The events in the past few years with Covid-19, foreign wars, and the rising cost-of-living crisis have highlighted the realities of vulnerability.  

Vulnerable customers – and the need to ensure they are protected and treated with care – is not a new concept. The obvious example likely to spring to mind is of older customers being given the runaround by telemarketers. But the message we all need to hear loud and clear today is that although it is still important to protect those who fall under an obvious vulnerable category, things are never quite that black and white.  

According to the Financial Conduct Authority (FCA), in its Guidance for firms on the fair treatment of vulnerable customers, the regulator views vulnerability as a “spectrum of risk.” The key thing here is that, as the report continues, “all customers are at risk of becoming vulnerable, but this risk is increased by having characteristics of vulnerability.” 

Covid-19 was a real teaching moment in this sense. The population was suddenly faced with a universal stressor, which manifested in many ways. Some felt the pinch on their pockets as personal finances and businesses took a hit, others of course were affected in terms of their physical health, and across the board, the mental toll was a serious one.  

Any of these factors could result in a vulnerable customer, even if only temporarily.  

The rising cost of living is only going to compound this, with financial concerns – and their mental and physical health ramifications – taking their toll and leaving more people in difficult circumstances.  

Some of these situations, or stressors, might be alleviated with the right financial product or a change in the approach to reach the right outcome for the customer. For others, however, borrowing will not be the right answer, no matter how appealing it might seem in the short term.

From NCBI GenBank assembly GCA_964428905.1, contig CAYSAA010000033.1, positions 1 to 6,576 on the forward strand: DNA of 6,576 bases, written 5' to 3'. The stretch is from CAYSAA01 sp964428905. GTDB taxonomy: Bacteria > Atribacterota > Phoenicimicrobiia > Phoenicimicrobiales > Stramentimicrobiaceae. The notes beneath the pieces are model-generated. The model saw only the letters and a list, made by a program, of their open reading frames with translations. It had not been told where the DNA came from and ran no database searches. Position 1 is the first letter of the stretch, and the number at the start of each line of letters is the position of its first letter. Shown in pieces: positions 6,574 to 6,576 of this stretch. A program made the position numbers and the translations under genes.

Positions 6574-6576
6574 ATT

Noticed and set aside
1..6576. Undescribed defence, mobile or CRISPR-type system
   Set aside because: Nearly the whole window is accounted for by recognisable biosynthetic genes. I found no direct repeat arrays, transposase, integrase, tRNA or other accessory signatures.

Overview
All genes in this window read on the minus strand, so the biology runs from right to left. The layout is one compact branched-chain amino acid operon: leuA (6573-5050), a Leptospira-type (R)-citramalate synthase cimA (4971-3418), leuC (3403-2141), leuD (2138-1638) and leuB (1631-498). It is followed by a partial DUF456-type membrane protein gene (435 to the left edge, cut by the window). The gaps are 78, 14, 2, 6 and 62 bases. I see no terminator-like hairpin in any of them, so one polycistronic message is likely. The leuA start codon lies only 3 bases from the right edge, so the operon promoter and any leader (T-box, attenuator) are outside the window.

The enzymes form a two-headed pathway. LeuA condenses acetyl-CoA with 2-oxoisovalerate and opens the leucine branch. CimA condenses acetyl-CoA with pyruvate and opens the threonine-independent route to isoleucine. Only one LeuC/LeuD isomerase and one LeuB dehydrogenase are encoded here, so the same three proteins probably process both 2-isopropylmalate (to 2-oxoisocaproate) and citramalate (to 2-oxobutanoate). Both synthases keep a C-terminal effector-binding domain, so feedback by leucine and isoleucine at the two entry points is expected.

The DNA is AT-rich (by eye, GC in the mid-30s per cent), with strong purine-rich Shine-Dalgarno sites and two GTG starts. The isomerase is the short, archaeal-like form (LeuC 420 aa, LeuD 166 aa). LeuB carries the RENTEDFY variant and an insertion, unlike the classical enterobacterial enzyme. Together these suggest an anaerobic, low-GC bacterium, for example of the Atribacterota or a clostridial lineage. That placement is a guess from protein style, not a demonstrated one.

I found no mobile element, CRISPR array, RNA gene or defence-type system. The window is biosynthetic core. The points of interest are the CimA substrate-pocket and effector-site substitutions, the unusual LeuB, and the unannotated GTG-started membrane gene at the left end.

The importance of investing in infrastructure to better identify and understand the impacts that affect each and every customer, that may become vulnerable, is key to ensuring that we lend responsibly, fairly, and ethically.  

To this end, at Pepper Money, we have worked hard to embed these practices into our everyday.  

This includes enhancing our methods of checking and identifying potential vulnerabilities via our brokers, as well as revising our direct customer interactions to encourage the handling of these concerns.  

Our origination platforms have been enhanced to capture and communicate vulnerability considerations. We have rolled out guidance and training across the business to help support customers and implemented feedback loops to gain insights from both brokers and customers.  

So, vulnerability awareness is not an alarm that should go off when a customer fits a certain profile but sits dormant the rest of the time.  

Instead, it should be factored into all of our conversations, as standard. Only when it is part of the fabric of our work as financial advisers, brokers, and providers, can we be sure of treating our customers fairly.  

While we, as a lender, have lots of ways to bring vulnerability consideration into every deal, it is just as important for brokers to develop strong relationships with their customers, ask probing questions, and keep an eye out for any changes or potential triggers, so we can work together for the best outcome. 

Here at Pepper Money, supporting our customers with vulnerability is not just something we talk about, it is something we do, to help people succeed.